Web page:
[Page 126]

workers were deported by force from the Ukraine to work in the Reich. He knew, likewise, that the great majority of workers in the occupied regions of the West were sent to Germany against their will. He even declared before the American magistrate who was questioning him that he considered these methods regular and legal.

The defendant Speer, knowing that the foreign workers were recruited and deported for forced labor in Germany, made specific demands for foreign workers and provided for their employment in the various branches of activity placed under his direction.

The preceding paragraphs summarise all the declarations made by the defendant in the course of the interrogation already mentioned and to which I have just referred.

I beg to remind you that Speer, in addition, was a member of the Central Planning Board. On account of this, and in common with Field Marshal Milch, only Hitler and Goering were superior to him as far as demands for labor were concerned. He likewise took part, in this capacity, in discussions which took place with Hitler to settle the numbers of foreign workers required. He knew that most of these were obtained by means of deportation, through coercion and enslavement of the occupied countries. Proof of this is furnished by various passages of the minutes of the Central Planning Board and from Speer's conferences with Hitler.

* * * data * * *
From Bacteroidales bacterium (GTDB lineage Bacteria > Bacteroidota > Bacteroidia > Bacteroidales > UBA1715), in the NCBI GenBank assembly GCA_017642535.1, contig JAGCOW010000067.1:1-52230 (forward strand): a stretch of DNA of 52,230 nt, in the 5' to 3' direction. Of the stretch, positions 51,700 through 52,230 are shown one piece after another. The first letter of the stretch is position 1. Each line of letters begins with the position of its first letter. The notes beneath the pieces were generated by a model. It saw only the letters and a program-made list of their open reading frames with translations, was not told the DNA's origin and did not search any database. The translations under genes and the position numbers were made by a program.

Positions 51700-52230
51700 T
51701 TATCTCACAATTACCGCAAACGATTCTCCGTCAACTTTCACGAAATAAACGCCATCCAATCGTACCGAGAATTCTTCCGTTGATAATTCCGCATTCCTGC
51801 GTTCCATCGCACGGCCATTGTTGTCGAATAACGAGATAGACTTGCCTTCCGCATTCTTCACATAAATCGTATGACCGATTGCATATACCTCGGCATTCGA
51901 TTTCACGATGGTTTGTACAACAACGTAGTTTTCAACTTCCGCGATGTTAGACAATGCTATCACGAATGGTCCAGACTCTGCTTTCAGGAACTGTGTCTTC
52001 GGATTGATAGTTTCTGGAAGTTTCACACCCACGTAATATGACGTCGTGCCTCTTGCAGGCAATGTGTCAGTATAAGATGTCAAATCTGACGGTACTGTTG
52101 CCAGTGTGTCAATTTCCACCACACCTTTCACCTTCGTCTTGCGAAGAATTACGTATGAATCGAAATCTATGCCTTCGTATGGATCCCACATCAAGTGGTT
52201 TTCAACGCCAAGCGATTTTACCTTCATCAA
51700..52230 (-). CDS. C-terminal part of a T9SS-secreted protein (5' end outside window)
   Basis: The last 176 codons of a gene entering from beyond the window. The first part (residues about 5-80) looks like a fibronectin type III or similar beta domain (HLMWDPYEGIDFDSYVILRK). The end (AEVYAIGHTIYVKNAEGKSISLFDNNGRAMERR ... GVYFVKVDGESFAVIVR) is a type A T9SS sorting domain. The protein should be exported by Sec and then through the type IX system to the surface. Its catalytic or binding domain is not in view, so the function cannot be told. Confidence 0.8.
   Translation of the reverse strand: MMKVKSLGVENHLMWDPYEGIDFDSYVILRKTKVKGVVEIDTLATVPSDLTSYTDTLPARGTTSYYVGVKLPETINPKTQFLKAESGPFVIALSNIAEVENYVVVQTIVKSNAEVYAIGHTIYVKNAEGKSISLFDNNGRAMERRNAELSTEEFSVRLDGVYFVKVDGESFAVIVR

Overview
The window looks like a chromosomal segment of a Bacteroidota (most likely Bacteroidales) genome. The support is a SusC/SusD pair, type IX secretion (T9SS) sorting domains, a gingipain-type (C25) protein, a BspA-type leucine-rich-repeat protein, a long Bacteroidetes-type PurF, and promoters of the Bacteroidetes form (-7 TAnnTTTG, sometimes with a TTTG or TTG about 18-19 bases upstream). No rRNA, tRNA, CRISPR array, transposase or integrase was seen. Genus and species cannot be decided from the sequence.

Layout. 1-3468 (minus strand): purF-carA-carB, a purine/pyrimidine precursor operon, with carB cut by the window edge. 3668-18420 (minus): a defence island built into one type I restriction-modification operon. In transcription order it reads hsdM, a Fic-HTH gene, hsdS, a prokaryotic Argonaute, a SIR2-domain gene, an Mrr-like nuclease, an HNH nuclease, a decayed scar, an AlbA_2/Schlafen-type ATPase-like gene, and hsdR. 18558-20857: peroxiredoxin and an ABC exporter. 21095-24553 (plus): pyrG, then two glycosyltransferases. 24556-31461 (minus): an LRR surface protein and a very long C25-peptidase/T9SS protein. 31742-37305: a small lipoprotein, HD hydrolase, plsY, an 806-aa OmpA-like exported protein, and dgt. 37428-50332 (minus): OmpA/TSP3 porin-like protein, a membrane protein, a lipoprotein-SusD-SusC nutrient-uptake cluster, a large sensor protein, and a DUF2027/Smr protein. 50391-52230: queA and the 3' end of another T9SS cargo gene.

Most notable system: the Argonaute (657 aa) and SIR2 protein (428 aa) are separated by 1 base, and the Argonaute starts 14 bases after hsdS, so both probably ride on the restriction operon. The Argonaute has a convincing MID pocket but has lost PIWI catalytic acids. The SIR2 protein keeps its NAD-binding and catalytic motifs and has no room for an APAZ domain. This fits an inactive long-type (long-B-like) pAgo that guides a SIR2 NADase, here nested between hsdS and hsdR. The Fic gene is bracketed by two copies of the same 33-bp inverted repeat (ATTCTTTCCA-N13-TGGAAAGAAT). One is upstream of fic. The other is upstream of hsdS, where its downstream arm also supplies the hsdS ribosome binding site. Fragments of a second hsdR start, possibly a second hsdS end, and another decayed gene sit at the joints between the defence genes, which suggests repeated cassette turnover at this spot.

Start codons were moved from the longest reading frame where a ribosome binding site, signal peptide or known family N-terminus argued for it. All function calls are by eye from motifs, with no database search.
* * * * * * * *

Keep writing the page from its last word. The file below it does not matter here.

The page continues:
I refer to Documents 124R and 125R which have been submitted as Exhibit USA 179 on 12th December, 1945 (Exhibit RF 1414).

Speer did not hesitate to resort to methods of terrorism and brutality as a means of achieving a peak output from this forced labour. He found justification for the action of the S.S. and of the police and for the use of concentration camps to subdue recalcitrants.

I beg to recall to the Tribunal Document 124R, relating to the minutes of the 21st meeting of the Central Planning Board, 30th October, 1942, Page 1059, already quoted. This is the document quoted previously, Exhibit USA 179, on 12th December, 1945.